April 4, 2017, 3:13 p.m. GU
Under Guam Law, 9 G.C.A §28.100, "sexting" means sending photos or videos where a minor is nude or undressed is a crime.
The law states, minors, meaning anyone under the age of 18, are guilty of a crime if:
-The minor uses a computer or other telecommunication device
-Recklessly or knowingly creates, receives, exchanges, sends, disseminates, transmits, or possesses
-A photograph, video, depiction or other material that shows himself or herself or another minor in a state of nudity
Any minor found to violate this law would be found guilty of a delinquent act that would be a misdemeanor if it could be committed as an adult.
A minor who violates this law is guilty of a separate offense for each individual photograph, video, or other material that shows a minor in a state of nudity.
A second or third offense is a more serious crime which has more serious penalties and may include significant additional incarceration or criminal charge.
Tips for Teens and Kids:
Don't assume that your pictures and videos will stay private once you send them. Once sent or posted, you have no control over where your image will go.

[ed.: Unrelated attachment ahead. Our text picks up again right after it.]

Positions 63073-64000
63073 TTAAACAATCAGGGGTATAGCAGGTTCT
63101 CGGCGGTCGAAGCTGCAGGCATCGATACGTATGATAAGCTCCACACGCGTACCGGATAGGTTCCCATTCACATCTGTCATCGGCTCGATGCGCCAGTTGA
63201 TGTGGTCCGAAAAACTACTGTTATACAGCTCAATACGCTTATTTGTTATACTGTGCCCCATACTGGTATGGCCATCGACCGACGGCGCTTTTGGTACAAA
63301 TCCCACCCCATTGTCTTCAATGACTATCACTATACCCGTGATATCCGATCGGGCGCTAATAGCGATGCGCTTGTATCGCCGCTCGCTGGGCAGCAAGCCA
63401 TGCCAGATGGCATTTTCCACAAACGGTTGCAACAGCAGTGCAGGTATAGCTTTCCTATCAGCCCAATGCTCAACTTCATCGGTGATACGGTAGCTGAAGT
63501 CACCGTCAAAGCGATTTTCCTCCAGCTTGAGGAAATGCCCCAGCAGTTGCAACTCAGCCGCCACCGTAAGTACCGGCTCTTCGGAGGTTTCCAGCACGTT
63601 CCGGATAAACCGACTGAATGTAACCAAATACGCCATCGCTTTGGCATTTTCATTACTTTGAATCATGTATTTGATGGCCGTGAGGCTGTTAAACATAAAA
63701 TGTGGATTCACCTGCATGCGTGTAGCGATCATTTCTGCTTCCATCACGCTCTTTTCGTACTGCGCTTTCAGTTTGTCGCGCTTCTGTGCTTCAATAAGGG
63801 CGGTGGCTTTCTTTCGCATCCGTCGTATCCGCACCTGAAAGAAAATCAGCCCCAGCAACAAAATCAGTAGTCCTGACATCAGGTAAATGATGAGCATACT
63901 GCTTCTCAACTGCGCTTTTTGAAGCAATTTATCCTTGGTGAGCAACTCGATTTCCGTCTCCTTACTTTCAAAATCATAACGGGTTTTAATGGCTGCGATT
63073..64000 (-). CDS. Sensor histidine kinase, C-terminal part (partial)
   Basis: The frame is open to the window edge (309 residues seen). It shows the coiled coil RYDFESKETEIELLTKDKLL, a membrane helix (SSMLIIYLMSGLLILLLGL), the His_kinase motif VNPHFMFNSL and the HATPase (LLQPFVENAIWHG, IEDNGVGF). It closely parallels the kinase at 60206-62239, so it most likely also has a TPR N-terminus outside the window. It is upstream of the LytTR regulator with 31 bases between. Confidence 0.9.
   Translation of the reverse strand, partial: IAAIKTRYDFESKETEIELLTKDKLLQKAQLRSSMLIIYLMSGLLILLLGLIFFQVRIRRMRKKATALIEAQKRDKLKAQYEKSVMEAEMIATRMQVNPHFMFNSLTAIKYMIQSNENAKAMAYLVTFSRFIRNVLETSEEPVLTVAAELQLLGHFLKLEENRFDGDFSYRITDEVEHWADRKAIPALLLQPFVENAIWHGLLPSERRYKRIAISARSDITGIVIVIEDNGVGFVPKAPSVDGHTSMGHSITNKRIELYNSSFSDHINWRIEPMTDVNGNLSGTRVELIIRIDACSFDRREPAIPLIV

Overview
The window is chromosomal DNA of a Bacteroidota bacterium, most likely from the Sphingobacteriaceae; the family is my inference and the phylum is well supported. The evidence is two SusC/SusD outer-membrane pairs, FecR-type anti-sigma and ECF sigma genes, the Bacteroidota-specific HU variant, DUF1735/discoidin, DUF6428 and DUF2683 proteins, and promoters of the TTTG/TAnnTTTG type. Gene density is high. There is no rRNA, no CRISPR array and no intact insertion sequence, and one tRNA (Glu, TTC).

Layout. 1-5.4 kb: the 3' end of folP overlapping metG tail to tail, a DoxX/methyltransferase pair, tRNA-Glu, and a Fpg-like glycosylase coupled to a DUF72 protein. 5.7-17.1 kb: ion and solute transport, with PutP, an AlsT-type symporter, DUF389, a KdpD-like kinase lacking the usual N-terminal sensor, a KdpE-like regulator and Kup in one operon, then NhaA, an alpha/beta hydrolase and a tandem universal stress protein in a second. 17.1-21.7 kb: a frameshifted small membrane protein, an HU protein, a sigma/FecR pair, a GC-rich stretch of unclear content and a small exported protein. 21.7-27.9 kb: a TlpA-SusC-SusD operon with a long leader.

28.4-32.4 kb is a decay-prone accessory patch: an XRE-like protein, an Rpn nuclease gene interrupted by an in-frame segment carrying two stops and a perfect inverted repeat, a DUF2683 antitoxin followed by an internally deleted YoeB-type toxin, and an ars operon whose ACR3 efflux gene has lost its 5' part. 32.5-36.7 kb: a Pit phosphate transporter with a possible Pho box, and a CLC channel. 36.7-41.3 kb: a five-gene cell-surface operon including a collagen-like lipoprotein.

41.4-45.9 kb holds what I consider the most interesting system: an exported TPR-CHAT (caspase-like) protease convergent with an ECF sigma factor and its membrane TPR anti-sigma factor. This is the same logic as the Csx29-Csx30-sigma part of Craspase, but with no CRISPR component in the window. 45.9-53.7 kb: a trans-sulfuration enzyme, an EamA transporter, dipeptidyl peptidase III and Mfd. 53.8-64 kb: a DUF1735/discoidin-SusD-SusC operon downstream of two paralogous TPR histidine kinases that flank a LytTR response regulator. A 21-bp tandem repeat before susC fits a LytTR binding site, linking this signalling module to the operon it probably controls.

Anything sent or uploaded to the internet is written in stone. It is almost impossible to erase something from the internet. Ask yourself if you really want that image floating around forever before you send or post.
Don't let anyone pressure you to do things make you feel uncomfortable. Your reputation, career, privacy, and safety are worth so much more than being liked or getting likes.
Are you okay with explaining an embarrassing photo or video for the rest of your life? Since it is nearly impossible to erase anything from the internet, you will have to live with the consequences for years.
Delete and do not forward any sexual content you might receive online. It is against the law to even store a nude picture of a minor on your phone or computer
Tips for Parents:
-Warn your child about the social and legal consequences of sexting.
-Remind your child to delete any sexual content they receive from others.
-Remind your child to consider the feelings of others when forwarding content online. Even if your child did not send a photo of himself or herself, they will be guilty of a crime if they forwarded a nude photo of another minor.
-Discuss and set boundaries with your child about what they are allowed and not allowed to do online.
-Talk with your kids about who they communicate with on the computer or their mobile phone. Nowadays, it isn't enough to supervise who your kids spend time with in real life. People your children meet online can be just as dangerous so make sure you monitor your children's online activity as well.
For more information, contact the office of the Attorney General Consumer Protection Division at (671)475-3324 ext. 3250 or visit www.guamag.org
This information was provided by Project Foresight and Office of the Attorney General of Guam. Brochures with this information can be found at all IT&E Guam locations.Guam